“The more one suffered and lived, the more one had known of joy and grief, the deeper the response must be if an artist were great enough to summon it.” 

Rachel Field

Rachel Lyman Field was born September 19th, 1894 in New York City and raised in Stockbridge, Massachusetts. At the age of 16 she published her first work, an essay entitled “A Winter Walk,” in St. Nicholas Magazine

She studied writing at Radcliffe under a special program, but didn’t officially graduate. Yet she went on to an incredibly diverse and illustrious career as a writer – winning the first National Book Award for Fiction, and both a Newbery and Caldecott Medal for children’s books. Her plays were produced all over the country and she was a sought after screenwriter in Hollywood. 

First edition of Hitty from Jeff Hirsh Books on Biblio.com

Her 1929 book Hitty, Her First Hundred Years was awarded the Newbery Medal in 1930, making Field the first woman to win the award. Her 1931 novel for children Calico Bush, which many consider to be her best work, received a Newbery Honor.

In 1935 when she was forty-one she married literary agent Arthur S. Pederson, with whom she also cowrite a book called To See Ourselves. Also in 1935 she published a popular adult novel Time Out of Mind, which won the first National Book Award for Fiction (the second was Gone with the Wind). Her novel All This and Heaven Too (1938) was made into an Oscar nominated film starring Bette Davis. Field negotiated with Warner Brothers Studios for a $52,000 advance to the film rights for the novel – nearly a million dollars in today’s money. 

In 1939 Arthur and Rachel adopted an eight week old girl, naming her Hannah after Arthur’s mother.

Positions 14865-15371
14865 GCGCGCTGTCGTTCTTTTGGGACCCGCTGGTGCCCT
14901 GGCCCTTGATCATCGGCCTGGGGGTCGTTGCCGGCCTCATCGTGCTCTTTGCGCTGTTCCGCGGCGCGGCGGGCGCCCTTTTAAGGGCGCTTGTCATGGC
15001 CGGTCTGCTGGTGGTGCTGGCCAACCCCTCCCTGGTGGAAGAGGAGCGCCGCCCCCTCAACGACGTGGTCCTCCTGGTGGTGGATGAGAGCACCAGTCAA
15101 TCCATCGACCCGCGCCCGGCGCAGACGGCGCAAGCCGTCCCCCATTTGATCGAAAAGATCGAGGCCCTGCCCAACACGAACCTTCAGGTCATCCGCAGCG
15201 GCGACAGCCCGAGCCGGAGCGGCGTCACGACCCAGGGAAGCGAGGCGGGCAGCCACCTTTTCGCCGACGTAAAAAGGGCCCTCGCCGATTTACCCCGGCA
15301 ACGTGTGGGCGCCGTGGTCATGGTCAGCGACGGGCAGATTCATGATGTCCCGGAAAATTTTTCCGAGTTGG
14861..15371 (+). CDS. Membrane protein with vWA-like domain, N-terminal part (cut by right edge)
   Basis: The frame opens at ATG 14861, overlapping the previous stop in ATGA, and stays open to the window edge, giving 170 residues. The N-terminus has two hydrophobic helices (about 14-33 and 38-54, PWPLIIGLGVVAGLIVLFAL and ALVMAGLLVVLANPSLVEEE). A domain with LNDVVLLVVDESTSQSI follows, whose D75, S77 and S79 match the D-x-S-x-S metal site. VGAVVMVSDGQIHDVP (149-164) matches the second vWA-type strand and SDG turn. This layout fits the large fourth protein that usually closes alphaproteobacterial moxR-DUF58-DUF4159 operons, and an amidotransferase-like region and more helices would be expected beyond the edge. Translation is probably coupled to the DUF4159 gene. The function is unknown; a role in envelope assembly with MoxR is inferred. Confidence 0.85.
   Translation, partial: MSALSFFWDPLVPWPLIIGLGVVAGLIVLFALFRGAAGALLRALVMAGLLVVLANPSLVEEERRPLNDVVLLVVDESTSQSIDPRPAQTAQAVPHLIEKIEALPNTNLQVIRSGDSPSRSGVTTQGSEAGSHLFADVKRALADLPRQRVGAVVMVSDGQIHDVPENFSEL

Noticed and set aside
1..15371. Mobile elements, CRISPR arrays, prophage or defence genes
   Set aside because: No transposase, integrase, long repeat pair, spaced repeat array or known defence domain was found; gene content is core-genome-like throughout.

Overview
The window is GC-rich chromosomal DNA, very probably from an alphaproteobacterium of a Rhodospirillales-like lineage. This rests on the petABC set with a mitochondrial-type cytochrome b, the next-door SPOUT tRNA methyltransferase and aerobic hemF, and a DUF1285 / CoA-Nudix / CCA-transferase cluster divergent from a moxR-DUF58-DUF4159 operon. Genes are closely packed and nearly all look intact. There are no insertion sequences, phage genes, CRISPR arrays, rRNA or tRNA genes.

Fields wrote the English lyrics for Schubert’s “Ave Marie” used in Disney’s 1940 film Fantasia. She was also celebrated for her poetry, which is steeped in the natural world and the beauty of everyday. Her poetry collections include The Pointed People, Taxis and Toadstools, Branches Green, and Fear is the Thorn. 

Rachel Field died of pneumonia following an operation, March 15, 1942, at the age of 47.

In 1944 her book Prayer for A Child was published and awarded the Caldecott Medal. It is dedicated to her daughter Hannah, whom Field had written the original “Prayer for a Child” for in 1941. After Field’s death her husband suffered from depression, and her daughter struggled as well. Hannah received a large inheritance, married young, divorced quickly, and died at the age of 25 from alcohol poisoning. 

In 2021 author Robin Clifford Wood published a biography of Field title The Field House: A Writer’s Life Lost and Found on an Island in Maine

Lesson from Field

Don’t box yourself in. Field wrote poetry, she wrote for children, she wrote for adults. She wrote screenplays. She even illustrated some of her works. She lived on an island in Maine and later drove cross country to settle in Los Angeles. And she was heavily awarded for this incredible, all-encompassing boldness. She married ‘late’ and adopted a child at 45. She made all she could out of her brief 47 years. And eighty years after her death the light of her legacy is still finding ways to break through. 

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